[1] Mosiah 5:15.

[2] Thomas S. Monson, “Be of Good Cheer,” Apr. 2009 General Conference.

[3] Henry B. Eyring, “Education for Real Life,” Ensign, Oct. 2002.

[4] “The Living Christ: The Testimony of the Apostles,” Ensign, Apr. 2000, 3.

[5] D&C 110:4.

[6] Hebrews 4:14.

[7] Isaiah 5:20.

[8] D&C 1:38.

[9] Articles of Faith 1:6.

[10] Articles of Faith 1:9.

[11] “Follow the Prophet,” Children’s Songbook, p. 110.

[12] Jeffrey R. Holland, “The Grandeur of God,” Oct. 2003 General Conference, quoting History of the Church, 6:305, and Lectures on Faith (1985), p. 38, 42. Emphasis in original.

[13] Journal of Discourses, 4:54–55.

[14] See Elder Lynn G. Robbins, “Which Way Do You Face?” Oct. 2014 General Conference. Emphasis in original.

[15] C. S. Lewis, The Screwtape Letters, rev. ed. (1982), 137–38.

[16] Boyd K. Packer, “The Relief Society,” Oct 1978 General Conference; quoted in Russell M. Nelson, “A Plea to My Sisters,” Oct. 2015 General Conference.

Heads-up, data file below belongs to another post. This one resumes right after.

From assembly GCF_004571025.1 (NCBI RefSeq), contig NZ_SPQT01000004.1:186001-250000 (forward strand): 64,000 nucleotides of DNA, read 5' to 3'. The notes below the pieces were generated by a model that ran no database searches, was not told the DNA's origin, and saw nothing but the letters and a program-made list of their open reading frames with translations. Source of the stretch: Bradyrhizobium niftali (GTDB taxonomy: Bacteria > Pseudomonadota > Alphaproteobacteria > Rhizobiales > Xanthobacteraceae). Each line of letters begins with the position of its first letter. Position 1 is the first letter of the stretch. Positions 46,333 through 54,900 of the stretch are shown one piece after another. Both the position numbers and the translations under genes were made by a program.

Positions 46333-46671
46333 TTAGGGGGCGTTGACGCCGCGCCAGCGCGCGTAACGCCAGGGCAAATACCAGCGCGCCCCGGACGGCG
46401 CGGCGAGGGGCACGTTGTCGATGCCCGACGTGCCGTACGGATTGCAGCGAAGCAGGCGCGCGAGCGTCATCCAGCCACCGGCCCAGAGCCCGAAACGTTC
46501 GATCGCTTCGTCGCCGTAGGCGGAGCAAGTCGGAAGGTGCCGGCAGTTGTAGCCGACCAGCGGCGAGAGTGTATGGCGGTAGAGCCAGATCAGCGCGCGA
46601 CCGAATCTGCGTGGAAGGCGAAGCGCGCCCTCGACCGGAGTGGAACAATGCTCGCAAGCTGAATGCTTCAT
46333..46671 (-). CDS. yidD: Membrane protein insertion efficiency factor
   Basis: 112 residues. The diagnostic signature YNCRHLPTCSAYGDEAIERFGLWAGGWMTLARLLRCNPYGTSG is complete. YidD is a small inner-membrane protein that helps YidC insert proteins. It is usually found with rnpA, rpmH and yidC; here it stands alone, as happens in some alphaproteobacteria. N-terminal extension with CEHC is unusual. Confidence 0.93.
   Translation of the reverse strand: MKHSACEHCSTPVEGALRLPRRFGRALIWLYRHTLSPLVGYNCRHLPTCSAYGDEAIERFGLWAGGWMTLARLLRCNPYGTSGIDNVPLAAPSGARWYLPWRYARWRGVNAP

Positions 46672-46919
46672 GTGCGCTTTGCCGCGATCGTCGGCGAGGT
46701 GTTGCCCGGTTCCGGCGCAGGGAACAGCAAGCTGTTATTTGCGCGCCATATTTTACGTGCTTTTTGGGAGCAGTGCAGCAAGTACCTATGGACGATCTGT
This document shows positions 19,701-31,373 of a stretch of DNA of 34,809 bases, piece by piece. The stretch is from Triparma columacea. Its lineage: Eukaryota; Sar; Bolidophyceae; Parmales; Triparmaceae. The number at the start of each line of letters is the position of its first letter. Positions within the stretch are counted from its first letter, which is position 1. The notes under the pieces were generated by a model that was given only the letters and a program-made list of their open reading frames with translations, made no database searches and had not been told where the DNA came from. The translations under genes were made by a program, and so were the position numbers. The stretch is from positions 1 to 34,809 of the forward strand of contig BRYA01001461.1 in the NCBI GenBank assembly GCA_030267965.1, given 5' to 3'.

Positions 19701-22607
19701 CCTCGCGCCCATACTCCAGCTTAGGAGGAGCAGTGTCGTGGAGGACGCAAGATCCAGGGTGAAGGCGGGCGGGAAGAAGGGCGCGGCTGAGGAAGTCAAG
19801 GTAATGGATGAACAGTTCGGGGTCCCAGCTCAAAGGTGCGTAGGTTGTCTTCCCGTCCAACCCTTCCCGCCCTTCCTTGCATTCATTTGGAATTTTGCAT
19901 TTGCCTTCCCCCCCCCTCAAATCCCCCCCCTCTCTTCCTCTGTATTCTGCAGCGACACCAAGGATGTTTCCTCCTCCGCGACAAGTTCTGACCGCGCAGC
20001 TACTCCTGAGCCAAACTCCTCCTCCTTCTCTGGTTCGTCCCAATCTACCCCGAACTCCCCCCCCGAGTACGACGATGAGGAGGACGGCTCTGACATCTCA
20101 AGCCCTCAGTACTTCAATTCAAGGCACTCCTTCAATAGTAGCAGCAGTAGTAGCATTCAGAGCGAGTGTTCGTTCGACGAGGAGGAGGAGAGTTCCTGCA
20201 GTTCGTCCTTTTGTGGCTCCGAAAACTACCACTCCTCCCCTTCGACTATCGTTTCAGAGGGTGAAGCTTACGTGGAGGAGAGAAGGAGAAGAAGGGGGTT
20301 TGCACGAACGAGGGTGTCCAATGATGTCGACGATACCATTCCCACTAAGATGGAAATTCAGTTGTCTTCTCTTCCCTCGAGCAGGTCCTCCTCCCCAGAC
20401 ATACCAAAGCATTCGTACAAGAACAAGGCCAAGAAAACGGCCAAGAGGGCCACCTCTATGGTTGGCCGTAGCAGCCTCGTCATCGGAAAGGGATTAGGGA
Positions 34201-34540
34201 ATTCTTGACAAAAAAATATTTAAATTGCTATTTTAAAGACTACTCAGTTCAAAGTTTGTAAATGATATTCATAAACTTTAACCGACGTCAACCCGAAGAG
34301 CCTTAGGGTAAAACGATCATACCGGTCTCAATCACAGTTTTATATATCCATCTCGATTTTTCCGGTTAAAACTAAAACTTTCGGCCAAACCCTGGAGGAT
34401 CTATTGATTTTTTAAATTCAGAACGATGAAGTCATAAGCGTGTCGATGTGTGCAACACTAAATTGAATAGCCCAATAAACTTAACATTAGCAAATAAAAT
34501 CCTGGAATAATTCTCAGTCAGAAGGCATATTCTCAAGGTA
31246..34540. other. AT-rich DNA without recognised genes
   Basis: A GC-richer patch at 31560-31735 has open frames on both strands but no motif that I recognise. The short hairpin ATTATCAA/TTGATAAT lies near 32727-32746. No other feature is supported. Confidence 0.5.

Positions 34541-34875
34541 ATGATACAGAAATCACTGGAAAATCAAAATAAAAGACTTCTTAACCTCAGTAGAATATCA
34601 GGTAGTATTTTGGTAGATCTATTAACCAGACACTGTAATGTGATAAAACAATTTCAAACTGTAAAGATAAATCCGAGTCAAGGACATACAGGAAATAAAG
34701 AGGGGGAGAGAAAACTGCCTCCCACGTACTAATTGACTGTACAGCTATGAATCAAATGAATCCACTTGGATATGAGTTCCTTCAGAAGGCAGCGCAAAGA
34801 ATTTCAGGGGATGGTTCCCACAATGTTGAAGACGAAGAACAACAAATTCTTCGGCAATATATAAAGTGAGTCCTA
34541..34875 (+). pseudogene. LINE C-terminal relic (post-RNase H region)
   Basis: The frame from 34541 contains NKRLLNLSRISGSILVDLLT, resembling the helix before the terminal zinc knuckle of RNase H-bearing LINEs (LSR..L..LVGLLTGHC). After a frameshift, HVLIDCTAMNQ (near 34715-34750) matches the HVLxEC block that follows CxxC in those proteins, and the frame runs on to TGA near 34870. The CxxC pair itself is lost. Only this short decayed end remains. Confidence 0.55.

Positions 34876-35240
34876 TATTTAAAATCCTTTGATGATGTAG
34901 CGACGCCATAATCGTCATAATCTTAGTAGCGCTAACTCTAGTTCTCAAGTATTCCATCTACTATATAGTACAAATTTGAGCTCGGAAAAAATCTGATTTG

[18] Joseph Fielding Smith, Teachings of the Prophet Joseph Smith, Deseret Book Company: Salt Lake City, Utah, (1838), p. 256.

[19] Jeffrey R. Holland, “Missionary Work and the Atonement,” Ensign, Mar. 2001.

[20] Holland, “Missionary Work.” Emphasis in original.

[21] Richard G. Scott, “Receive the Temple Blessings,” Apr. 1999 General Conference.

[22] Gordon B. Hinckley, “Living Worthy of the Girl You Will Someday Marry,” Apr. 1998 General Conference.

[23] Hinckley, “Living Worthy.”

[25] 2 Nephi 5:27.

[26] Gordon B. Hinckley, “Listen by the Power of the Spirit,” Oct. 1996 General Conference.

[27] See Boyd K. Packer, “Do Not Fear,” Apr. 2004 General Conference.

[28] Mosiah 18:8.

[29] D&C 1:38.

[30] “Follow the Prophet,” Children’s Songbook, p. 110–111.

[31] M. Russell Ballard, “Beware of False Prophets and False Teachers,” Oct. 1999 General Conference.

[33] Thomas S. Monson, “‘Reach Out to Rescue’” Prophets and Apostles, https://www.lds.org/prophets-and-apostles/unto-all-the-world/monson-encourages-members-to-reach-out?lang=eng; quoted in “Calling an Apostle of the Lord,” Prophets and Apostles.